After an almighty struggle through 2013, in the end Mexico confirmed their place in the 2014 World Cup at a canter. A hat-trick inside 33 minutes from Oribe Peralta put El Tri out of sight of New Zealand following a 5-1 win in the first leg of their qualifying playoff at the Estadio Azteca last week.
To their credit, the All Whites did provide some cheer for their supporters in Wellington with Christian James converting a penalty 10 minutes before the end before Rory Fallon added a second three minutes later.
New Zealand, though, struggled defensively throughout the two legs and conceded once more to the again impressive Carlos Pena. Without the injured Winston Reid and shorn of their previous influential captain Ryan Nelson, Ricki Herbert’s side had none of the same resilience at the back that led them to finish the last World Cup as the only unbeaten side, which included claiming a memorable draw with Italy.
But, while New Zealand have certainly regressed in that regard, Miguel Herrera deserves much praise for getting Mexico to finally play with the attacking impetus that was so frustratingly lacking throughout the year. His squad of entirely domestic-based players has made a strong case to form the basis of the side heading to Brazil, ahead of the European-based stars who have so underperformed of late. The two goal-scorers for Mexico in the Westpac Stadium have been key to the revival and must surely be set to perform major roles at the World Cup.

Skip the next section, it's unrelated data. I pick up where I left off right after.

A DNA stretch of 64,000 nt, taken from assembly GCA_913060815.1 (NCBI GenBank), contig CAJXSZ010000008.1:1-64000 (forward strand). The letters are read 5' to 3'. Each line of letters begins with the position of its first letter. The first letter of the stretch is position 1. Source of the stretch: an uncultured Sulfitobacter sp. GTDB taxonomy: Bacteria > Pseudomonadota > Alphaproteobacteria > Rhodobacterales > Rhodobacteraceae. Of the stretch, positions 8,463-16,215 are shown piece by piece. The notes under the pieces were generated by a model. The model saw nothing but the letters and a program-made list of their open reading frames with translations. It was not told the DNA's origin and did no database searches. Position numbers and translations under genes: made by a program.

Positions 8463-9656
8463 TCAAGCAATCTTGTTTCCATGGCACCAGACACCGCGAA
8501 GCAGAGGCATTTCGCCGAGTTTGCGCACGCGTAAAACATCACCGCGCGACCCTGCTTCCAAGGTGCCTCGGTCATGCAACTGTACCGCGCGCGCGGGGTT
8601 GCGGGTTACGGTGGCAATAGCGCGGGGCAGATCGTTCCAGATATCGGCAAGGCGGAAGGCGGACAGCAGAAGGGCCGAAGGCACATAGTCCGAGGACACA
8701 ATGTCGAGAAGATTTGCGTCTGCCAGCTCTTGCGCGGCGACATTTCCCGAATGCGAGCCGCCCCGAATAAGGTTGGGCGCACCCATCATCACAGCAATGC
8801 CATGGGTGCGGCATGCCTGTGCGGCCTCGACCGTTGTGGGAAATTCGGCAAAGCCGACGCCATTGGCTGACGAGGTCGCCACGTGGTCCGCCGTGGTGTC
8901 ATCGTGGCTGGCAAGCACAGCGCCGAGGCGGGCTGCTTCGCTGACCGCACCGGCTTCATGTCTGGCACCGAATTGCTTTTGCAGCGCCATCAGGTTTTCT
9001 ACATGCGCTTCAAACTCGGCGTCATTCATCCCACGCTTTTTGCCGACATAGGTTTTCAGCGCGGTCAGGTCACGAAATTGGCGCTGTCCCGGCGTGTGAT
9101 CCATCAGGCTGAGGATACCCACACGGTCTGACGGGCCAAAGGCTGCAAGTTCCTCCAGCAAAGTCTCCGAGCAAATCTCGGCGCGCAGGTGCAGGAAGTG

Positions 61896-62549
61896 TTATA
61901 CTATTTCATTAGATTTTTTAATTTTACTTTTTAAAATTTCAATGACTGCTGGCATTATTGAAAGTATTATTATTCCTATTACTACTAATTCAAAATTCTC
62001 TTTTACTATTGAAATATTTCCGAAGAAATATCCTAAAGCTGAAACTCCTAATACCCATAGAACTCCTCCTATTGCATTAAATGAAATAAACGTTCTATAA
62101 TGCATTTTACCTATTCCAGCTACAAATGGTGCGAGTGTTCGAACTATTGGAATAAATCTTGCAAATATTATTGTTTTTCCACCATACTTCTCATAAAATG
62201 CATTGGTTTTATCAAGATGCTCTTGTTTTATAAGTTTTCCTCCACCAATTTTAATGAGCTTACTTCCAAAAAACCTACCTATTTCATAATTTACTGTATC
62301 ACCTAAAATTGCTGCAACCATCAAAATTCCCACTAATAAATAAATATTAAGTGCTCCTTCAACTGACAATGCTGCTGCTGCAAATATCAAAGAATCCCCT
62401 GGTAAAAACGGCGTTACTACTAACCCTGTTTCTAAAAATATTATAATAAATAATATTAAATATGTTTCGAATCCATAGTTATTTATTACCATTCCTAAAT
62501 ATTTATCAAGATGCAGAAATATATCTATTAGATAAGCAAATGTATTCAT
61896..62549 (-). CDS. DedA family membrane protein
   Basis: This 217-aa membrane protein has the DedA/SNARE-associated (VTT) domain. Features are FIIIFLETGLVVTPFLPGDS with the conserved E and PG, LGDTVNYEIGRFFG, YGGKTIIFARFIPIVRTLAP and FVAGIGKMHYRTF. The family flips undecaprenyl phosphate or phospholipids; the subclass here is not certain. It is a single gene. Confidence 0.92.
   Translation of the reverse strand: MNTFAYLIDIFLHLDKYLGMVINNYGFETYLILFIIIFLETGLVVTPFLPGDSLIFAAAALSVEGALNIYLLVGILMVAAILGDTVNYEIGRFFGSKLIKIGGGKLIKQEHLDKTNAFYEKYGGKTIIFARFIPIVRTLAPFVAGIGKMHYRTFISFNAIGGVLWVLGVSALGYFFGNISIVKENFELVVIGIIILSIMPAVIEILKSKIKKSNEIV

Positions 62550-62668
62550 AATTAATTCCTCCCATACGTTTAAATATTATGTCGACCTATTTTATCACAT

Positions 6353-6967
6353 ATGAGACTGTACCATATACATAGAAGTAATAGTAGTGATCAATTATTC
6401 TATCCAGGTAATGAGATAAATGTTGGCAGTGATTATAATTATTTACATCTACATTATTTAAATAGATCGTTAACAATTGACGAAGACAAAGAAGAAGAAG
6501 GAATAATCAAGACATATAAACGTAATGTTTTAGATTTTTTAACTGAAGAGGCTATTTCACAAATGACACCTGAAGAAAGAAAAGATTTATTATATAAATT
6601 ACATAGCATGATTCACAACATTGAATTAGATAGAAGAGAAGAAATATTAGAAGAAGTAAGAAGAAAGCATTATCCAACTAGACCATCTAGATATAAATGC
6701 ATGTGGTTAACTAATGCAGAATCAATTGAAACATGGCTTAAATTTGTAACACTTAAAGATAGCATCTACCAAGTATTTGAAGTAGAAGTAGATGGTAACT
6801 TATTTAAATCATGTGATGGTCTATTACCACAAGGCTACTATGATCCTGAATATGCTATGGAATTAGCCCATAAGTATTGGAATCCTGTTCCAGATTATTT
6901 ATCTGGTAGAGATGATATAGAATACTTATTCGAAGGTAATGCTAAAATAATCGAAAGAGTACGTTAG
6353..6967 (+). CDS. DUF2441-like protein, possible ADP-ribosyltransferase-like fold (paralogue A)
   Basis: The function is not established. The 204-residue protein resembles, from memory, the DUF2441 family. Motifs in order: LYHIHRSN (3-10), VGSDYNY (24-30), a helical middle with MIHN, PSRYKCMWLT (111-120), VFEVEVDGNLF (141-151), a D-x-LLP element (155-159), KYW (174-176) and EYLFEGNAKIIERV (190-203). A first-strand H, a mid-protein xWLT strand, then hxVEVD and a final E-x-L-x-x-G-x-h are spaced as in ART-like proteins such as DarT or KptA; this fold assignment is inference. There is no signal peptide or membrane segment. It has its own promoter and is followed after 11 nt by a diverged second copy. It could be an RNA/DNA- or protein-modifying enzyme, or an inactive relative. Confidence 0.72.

While many were mystified at the exclusion of Javier Hernandez from the squad, Peralta has been the striker in far better form for Mexico for some time. His opener came with a delightful dink over New Zealand goalkeeper Glen Moss after just 14 minutes.
The supplier of the superb through ball to set him up was Pena, the man who has been key in adding a dynamism and attacking thrust from midfield. The Leon 23-year-old set up the third for Peralta too, this time with a low ball across the box for the forward to convert from six yards. That completed Peralta’s hat-trick after Miguel Layun laid on the second in the 29th minute.
New Zealand missed a chance to pull one back before the break when Jeremy Brockie’s spot kick was saved by Moises Munoz. Mexico’s keeper was unable to keep out the second penalty of the game when James converted after a handball from Rafael Marquez. And, despite the still unflattering score line in the tie, the record crowd for an international in New Zealand were again in raptures when Fallon finished stylishly on the volley.
Fittingly, in a tie they dominated, Mexico would have the last world when Pena finished low inside the upright after a low cross reached him at the back post.